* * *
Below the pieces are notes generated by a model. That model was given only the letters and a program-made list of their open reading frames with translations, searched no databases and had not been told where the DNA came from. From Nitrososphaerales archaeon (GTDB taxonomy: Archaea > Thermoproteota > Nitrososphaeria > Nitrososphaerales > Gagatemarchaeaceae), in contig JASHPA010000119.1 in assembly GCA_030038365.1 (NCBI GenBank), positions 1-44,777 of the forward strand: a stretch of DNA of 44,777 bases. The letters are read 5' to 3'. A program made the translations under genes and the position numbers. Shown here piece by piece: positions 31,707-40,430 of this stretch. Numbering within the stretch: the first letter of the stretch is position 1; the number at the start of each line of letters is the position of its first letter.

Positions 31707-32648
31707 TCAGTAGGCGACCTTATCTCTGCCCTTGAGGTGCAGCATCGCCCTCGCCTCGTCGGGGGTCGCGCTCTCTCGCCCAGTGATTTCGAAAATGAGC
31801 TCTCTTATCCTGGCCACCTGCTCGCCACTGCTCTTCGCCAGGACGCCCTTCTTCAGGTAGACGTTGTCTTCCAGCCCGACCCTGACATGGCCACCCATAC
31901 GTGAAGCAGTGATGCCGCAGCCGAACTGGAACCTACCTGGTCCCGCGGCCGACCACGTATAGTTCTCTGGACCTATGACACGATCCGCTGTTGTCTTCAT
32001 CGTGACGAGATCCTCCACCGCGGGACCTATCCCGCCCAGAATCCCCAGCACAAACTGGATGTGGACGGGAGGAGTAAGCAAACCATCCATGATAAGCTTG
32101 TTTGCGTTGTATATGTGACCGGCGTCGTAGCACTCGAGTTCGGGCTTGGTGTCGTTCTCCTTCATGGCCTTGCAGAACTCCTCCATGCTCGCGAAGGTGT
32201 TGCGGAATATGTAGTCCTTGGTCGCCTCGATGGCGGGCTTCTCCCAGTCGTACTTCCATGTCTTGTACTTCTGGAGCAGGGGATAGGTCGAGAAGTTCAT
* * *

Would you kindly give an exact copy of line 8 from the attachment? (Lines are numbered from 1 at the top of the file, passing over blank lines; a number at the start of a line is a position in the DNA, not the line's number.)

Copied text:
32201 TGCGGAATATGTAGTCCTTGGTCGCCTCGATGGCGGGCTTCTCCCAGTCGTACTTCCATGTCTTGTACTTCTGGAGCAGGGGATAGGTCGAGAAGTTCAT